Designing Xilinx Zynq-based Systems with SDSoC
When: 9am - 5pm on 10-11 December (two days)
The Zynq-7000 all-programmable SoCs enable extensive system-level differentiation, integration and flexibility through hardware, software and I/O programmability.
This hands-on workshop covers the development of high-performance ARM + FPGA applications using Zynq devices, working entirely within a software development environment. After a very brief introduction to the Zynq architecture, we will focus on the application development process using SDSoC to target heterogeneous compute platforms like Zynq.
Lab exercises will reintroduce attendees to the familiar design steps of identifying program hot-spots, optimizing code to improve performance and cross-compiling the application and running on the target with the less familiar outcome of using SDSoC to build not just the application binaries, but also hardware accelerators in programmable logic that communicate with the CPU and external memory through an application-specific data motion network comprised of DMAs, interconnects and other standard IP blocks.
We will see how to instrument code to measure application performance and how this can be used to estimate overall speed-up of moving code from software into programmable logic. To demonstrate that the programming model and workflows are agnostic to the target run-time environment, attendees will build, debug, and run embedded systems running Linux and bare-metal over the course of the day.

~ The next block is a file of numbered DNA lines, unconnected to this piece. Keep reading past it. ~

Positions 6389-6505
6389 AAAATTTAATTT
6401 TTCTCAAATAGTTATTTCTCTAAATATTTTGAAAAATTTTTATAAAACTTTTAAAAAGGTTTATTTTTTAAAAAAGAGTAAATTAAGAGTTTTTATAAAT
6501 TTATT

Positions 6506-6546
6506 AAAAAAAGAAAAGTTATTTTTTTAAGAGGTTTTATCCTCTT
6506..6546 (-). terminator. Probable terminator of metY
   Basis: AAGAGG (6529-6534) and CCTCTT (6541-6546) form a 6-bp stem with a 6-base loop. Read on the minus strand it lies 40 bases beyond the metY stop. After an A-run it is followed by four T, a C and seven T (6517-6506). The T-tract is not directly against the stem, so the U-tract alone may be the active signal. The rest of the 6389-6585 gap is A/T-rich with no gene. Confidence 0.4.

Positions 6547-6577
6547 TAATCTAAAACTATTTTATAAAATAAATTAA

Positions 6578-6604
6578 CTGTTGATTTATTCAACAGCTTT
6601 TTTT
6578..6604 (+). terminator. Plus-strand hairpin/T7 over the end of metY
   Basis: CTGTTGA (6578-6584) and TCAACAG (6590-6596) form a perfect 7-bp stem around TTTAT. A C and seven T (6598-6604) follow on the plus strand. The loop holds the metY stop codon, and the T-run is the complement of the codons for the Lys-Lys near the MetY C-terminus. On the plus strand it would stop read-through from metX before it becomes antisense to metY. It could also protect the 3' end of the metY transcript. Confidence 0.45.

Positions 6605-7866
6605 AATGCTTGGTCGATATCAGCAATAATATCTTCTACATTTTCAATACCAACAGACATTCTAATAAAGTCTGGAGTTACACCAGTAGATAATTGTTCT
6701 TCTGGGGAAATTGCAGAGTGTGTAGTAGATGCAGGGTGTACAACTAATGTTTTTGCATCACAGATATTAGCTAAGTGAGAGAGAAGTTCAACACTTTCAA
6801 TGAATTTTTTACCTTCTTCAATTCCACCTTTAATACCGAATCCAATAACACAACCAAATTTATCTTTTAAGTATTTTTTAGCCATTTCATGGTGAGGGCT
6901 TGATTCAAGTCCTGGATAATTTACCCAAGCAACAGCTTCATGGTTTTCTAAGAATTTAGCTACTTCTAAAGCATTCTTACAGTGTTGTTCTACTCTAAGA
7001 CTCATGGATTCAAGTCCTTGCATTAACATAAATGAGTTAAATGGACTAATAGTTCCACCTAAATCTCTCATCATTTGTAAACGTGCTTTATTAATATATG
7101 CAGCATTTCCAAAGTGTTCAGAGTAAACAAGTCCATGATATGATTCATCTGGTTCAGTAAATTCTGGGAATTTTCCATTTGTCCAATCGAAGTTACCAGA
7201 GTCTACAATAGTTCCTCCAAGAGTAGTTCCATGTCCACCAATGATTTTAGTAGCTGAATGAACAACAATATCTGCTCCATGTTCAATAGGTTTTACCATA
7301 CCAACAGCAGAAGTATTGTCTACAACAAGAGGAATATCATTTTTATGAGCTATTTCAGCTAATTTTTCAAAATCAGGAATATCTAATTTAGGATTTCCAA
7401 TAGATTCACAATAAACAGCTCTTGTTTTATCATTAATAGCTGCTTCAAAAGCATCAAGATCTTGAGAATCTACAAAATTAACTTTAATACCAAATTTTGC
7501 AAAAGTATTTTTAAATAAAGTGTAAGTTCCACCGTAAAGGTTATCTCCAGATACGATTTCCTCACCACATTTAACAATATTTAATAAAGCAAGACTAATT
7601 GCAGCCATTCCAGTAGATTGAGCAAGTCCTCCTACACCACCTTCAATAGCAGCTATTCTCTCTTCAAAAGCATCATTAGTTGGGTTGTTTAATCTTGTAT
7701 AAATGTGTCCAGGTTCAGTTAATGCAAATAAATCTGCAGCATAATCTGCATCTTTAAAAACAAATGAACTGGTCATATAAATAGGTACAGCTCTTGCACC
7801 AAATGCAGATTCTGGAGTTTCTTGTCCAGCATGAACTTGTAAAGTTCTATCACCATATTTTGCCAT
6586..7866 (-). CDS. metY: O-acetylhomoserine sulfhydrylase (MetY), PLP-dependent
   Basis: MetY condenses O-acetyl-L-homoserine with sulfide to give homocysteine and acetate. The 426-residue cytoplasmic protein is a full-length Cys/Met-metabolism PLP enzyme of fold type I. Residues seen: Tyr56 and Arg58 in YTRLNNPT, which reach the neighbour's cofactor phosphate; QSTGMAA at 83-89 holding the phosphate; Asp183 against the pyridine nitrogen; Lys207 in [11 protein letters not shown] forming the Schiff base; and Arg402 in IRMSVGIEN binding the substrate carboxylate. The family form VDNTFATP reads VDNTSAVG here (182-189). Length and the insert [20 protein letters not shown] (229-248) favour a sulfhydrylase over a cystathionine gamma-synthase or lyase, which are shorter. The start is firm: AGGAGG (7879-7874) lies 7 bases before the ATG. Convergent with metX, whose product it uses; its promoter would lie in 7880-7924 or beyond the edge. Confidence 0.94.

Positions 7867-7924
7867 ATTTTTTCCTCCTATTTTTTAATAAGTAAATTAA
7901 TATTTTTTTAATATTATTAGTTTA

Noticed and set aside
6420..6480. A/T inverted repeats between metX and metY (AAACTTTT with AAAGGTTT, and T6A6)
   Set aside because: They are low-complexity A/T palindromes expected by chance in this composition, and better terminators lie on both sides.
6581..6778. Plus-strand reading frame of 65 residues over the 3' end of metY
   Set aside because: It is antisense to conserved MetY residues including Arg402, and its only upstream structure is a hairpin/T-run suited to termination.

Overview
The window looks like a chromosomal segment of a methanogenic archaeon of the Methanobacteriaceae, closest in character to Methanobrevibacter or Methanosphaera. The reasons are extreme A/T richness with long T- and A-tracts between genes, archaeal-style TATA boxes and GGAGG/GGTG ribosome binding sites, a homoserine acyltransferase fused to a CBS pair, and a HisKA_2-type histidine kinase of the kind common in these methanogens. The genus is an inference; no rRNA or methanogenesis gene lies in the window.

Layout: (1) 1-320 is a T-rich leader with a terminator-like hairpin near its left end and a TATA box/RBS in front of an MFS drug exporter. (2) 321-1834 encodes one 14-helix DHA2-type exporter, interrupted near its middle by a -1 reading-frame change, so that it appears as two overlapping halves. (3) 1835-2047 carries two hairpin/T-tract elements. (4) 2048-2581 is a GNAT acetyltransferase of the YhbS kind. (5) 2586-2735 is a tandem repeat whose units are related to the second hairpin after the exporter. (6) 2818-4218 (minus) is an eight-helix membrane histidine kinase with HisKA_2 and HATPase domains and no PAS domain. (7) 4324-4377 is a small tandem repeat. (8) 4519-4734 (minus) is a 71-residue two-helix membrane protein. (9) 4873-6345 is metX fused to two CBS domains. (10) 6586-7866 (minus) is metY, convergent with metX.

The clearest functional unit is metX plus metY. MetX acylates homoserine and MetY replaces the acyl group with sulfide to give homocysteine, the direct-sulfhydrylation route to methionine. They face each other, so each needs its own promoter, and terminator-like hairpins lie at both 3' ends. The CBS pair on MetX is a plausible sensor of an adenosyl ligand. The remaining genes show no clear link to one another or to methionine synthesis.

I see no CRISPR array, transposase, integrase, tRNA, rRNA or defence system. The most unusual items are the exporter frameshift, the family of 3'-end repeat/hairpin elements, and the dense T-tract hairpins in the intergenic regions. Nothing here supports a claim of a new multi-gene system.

Who should attend?
Professors who are familiar with Xilinx all-programmable technology and wish to find out about the new SDSoc design methodology
- Digital logic and FPGA design experience
- Basic understanding of the C programming and embedded design
Skills to be gained
- Learn how to rapidly architect bare-metal and Linux embedded systems targeting the Xilinx All Programmable Zynq SoC using Xilinx SDSoc
- Understand the methods available to identify software hotspots and measure system performance
- Implement hardware accelerators and custom IP for a Zynq embedded system using the SDSoc flow
- Build bare-metal and Linux images and test on hardware
- Use the System Debugger's capabilities to control the execution flow and examine memory
- Create your own custom platform
The charge for the workshop will cover the cost of meals during the workshop and the attendees will be able to take the board and accessories back with them.